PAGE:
Jim Carrey blasts Donald Trump with brutal new portrait

Jim Carrey blasts Donald Trump with brutal new portrait

On Friday, an attack on two mosques in Christchurch, New Zealand resulted in the deaths of 50 people, and the injury of many others. The incident was the worst mass shooting in the country's history, and has had a significant effect on people all over the world - whether it be support shared for the families of the victims or fear over the motivations of the gunman responsible.

Jim Carrey often shares his artwork on Twitter, usually reflecting on a recent news story - and last weekend was no different. The day after the attacks in Christchurch, the actor painted a partial self-portrait of himself shedding a tear. Inside his eye is an aerial view of the country.

“My heart is with you New Zealand. My tears are for all of us,” the actor wrote next to the illustration.​

This artwork was followed up the next day by another piece, this time taking aim at Donald Trump. Far from complimentary, the artwork depicts Trump as an asteroid hurtling towards Earth, with a swastika on his forehead.

"Innocent people are now being slaughtered, families ruined and childrens’ lives destroyed. All in his name," the caption read. "If the Craven Republican Senate allows this vile miscreant to continue encouraging devisiveness, the 'Trump Presidency' will become an EXTINCTION LEVEL EVENT."

Following the New Zealand attacks, Trump expressed sympathy for the victims, but played down the threat of white nationalism connected to the gunman and other recent perpetrators of terrorism.

"I think it's a small group of people that have very, very serious problems, I guess," he said when asked during an oval office press conference, and when he was asked if he thought white nationalism was a global rising threat, he said: "I don't really."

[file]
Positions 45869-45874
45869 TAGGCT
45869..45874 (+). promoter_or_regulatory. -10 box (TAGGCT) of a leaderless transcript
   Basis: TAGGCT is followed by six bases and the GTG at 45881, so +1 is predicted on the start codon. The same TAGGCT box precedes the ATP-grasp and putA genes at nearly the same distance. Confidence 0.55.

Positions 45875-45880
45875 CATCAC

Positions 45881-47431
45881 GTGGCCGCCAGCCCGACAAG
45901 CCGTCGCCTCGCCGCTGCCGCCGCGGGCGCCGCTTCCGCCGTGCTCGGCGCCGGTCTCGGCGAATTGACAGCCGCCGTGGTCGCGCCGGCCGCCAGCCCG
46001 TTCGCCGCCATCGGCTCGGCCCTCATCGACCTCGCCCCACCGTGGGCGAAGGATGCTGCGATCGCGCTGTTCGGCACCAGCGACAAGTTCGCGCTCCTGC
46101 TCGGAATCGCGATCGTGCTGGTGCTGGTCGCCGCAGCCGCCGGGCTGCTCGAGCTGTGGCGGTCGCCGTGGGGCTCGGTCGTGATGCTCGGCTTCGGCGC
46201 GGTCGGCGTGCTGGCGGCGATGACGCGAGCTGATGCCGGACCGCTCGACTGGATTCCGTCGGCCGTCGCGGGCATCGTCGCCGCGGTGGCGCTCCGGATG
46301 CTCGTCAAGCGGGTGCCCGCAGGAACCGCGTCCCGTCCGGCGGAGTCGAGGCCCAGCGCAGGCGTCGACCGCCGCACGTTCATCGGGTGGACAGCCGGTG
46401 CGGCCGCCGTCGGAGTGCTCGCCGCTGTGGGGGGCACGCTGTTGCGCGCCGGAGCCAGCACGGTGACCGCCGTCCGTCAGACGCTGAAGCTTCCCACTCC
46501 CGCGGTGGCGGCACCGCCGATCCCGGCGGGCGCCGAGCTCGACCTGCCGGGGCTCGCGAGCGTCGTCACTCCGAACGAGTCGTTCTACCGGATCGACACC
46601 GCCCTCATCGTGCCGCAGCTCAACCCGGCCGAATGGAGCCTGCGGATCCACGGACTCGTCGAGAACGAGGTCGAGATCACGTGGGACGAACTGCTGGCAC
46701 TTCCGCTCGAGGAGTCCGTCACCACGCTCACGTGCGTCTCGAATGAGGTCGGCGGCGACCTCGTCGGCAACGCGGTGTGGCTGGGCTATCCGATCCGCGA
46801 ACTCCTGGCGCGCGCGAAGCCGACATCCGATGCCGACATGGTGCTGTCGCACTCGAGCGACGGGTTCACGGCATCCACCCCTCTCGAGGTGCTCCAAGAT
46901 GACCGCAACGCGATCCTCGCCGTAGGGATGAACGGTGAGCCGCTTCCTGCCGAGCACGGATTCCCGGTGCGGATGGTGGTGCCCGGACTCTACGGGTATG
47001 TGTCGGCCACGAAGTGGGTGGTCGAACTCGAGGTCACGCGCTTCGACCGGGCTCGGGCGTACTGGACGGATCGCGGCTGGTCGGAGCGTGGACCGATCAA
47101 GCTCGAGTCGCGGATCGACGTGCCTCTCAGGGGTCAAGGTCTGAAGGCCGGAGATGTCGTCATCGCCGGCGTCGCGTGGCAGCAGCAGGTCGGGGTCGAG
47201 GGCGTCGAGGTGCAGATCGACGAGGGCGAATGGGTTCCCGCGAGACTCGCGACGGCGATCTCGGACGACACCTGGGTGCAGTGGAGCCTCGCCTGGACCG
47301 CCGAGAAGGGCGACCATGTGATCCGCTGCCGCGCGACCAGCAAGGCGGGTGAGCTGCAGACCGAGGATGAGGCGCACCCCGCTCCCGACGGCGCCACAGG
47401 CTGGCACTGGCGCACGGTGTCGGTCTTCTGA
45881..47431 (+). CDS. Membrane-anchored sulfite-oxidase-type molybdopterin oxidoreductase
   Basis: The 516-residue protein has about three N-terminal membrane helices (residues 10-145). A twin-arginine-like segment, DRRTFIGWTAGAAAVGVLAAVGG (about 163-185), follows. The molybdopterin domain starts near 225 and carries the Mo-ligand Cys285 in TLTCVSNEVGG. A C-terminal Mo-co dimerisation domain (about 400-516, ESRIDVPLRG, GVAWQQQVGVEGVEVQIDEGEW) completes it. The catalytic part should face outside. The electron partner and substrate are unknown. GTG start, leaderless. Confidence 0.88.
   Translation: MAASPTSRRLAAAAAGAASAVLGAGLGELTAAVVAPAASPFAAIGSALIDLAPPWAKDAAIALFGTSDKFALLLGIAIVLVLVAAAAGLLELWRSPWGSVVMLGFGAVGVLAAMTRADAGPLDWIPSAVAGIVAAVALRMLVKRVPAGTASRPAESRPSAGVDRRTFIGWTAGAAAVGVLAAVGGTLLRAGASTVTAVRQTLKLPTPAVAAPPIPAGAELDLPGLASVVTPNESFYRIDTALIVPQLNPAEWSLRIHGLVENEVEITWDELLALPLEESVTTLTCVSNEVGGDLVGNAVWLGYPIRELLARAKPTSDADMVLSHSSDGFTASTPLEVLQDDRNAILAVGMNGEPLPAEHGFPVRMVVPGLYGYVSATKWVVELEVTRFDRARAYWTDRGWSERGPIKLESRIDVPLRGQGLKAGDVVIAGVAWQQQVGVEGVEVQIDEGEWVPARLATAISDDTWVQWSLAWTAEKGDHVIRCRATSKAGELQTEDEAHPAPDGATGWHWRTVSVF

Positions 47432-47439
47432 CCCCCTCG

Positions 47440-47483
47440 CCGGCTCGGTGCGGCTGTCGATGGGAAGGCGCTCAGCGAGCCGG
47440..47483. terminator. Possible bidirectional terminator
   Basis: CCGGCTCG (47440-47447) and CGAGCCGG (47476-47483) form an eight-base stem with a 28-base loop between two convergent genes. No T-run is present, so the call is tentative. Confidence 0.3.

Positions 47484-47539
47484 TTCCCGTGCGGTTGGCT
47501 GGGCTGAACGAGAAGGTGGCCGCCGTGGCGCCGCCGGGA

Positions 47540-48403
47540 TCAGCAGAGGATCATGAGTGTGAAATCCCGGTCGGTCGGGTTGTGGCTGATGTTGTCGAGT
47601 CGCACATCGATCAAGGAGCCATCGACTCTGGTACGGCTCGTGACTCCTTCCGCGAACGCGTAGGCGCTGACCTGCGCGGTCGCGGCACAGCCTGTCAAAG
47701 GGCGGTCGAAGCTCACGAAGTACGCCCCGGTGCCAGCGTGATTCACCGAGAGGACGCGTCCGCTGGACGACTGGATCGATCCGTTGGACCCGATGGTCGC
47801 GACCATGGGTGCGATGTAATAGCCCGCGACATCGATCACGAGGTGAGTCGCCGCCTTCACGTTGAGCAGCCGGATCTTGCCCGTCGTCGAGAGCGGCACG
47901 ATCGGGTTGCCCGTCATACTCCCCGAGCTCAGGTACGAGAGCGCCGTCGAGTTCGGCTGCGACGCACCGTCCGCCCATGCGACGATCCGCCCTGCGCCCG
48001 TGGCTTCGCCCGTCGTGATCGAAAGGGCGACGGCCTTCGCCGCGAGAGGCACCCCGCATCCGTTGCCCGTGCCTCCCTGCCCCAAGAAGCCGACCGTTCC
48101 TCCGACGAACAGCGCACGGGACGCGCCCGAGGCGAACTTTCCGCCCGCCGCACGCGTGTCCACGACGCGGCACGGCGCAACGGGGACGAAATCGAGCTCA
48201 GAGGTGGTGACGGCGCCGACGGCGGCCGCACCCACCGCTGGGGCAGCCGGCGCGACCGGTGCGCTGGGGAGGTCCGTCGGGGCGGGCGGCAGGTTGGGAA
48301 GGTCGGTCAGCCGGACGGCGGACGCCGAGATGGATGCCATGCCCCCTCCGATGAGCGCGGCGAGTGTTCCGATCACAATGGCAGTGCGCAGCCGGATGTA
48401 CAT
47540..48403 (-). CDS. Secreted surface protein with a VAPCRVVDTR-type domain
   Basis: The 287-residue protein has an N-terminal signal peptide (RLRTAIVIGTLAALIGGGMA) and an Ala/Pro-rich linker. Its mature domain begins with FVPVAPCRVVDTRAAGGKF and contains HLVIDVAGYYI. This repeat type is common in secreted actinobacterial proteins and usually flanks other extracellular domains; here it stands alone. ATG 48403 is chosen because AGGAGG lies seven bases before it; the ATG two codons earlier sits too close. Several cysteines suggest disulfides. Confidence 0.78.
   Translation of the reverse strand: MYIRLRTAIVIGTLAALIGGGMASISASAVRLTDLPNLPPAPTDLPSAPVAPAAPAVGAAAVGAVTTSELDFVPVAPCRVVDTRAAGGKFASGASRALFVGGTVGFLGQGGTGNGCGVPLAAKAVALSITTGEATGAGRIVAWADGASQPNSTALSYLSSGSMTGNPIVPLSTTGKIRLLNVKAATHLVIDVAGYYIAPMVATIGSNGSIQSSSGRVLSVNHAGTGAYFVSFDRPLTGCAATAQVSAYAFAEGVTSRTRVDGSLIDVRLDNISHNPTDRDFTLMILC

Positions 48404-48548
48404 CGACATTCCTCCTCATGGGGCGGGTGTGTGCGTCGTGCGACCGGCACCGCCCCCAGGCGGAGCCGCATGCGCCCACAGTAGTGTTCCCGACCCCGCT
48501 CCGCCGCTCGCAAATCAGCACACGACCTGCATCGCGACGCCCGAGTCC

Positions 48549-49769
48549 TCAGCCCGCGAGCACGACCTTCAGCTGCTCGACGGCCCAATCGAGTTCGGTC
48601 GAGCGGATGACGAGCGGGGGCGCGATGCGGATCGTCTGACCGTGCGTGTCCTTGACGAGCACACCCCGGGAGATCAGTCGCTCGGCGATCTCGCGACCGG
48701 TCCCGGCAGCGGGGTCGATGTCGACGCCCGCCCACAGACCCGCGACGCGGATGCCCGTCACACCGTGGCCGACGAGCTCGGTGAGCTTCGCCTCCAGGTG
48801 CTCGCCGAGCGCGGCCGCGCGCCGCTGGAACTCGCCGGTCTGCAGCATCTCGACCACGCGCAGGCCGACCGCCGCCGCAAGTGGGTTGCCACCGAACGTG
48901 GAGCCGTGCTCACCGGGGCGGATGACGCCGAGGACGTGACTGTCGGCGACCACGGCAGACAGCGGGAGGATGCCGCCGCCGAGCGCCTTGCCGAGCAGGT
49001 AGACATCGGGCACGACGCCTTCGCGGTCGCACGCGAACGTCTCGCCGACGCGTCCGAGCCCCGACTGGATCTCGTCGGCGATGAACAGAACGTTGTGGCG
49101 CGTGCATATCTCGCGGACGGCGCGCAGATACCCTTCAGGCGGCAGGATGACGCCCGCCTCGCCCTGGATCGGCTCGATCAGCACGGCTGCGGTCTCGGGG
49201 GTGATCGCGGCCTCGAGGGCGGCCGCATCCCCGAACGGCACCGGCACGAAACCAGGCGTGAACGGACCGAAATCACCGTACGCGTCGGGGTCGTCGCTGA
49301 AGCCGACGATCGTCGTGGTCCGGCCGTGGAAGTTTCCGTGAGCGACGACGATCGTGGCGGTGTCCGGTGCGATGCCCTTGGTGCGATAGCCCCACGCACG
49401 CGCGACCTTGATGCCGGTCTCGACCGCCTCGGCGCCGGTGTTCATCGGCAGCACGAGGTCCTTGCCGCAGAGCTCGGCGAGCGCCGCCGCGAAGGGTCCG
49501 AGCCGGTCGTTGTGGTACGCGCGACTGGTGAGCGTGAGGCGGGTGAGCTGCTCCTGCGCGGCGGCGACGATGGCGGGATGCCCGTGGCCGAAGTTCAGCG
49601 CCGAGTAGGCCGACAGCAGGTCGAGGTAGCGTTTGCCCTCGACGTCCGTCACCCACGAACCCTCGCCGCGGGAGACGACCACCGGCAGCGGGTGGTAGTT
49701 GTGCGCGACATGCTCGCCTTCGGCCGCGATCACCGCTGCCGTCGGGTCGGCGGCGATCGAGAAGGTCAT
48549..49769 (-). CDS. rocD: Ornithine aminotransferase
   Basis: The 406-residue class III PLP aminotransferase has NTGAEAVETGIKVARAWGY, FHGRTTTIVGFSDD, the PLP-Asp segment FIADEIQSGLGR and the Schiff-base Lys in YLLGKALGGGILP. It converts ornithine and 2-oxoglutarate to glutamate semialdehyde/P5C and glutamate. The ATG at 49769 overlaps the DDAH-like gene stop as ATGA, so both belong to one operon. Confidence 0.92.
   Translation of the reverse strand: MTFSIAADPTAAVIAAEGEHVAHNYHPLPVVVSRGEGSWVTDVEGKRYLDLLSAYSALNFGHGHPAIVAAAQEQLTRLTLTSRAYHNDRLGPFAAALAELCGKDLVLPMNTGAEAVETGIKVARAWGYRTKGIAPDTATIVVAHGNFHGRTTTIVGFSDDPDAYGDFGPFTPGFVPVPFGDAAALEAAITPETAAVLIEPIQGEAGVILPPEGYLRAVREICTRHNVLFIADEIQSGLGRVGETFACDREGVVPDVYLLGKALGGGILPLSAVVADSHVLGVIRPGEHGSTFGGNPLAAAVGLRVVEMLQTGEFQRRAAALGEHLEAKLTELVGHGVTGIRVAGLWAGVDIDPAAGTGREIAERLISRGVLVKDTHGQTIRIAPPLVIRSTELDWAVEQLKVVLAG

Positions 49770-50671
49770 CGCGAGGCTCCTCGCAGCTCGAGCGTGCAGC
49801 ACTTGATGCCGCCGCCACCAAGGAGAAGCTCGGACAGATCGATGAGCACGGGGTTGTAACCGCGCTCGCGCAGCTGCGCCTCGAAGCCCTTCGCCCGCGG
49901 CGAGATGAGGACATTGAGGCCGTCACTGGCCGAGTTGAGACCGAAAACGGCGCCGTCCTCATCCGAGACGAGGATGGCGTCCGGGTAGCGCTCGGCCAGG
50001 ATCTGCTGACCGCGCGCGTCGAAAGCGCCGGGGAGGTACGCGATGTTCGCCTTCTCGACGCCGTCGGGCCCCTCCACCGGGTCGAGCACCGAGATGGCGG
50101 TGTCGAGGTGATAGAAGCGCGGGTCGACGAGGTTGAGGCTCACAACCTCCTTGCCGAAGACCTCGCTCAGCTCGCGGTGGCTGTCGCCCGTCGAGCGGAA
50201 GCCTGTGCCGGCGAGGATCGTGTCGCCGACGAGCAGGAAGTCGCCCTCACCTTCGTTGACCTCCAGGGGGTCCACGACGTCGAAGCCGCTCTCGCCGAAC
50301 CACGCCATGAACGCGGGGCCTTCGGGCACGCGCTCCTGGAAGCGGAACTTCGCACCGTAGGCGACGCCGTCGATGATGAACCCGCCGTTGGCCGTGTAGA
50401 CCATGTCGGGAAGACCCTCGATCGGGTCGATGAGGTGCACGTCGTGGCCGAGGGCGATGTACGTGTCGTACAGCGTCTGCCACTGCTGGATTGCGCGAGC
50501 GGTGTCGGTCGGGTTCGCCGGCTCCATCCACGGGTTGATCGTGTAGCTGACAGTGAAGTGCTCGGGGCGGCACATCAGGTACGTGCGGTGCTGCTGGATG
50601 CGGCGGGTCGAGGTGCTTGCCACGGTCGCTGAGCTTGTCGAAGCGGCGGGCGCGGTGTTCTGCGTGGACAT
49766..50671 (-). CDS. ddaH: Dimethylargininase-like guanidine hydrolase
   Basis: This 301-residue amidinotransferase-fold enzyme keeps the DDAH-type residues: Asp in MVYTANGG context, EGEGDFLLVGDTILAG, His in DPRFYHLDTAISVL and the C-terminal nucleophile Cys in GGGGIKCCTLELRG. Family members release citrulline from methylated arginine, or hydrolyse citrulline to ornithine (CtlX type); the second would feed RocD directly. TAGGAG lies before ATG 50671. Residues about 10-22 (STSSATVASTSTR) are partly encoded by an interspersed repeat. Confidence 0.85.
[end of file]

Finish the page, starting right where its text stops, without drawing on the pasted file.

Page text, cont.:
The connection drawn between Trump and the man responsible for the Christchurch shootings come from documents relating to  the gunman. In a manifesto later shared online by some outlets, a man believed to be the attacker confirmed his belief in white nationalism, mentioned Trump by name and referred to him as a "symbol of renewed white identity".

Donald Trump Credit: Getty

Despite Trump's dismissal of the idea that white supremacy is on the rise, or a threat in any way, there is some data to support this idea in the United States.

According to research by the Anti-Defamation League, white supremacist propaganda efforts increased by 182 per cent in 2018. Last August, Quartz said data showed that over half of the terrorist incidents taking place in the US in 2017 were motivated by anti-Muslim, homophobic, anti-Semitic, or xenophobic actions.

Following what happened in Christchurch last week, the country's prime minister, Jacinda Ardern, confirmed that talks were in place to change laws about firearms in the country - including the ban of semi-automatic rifles.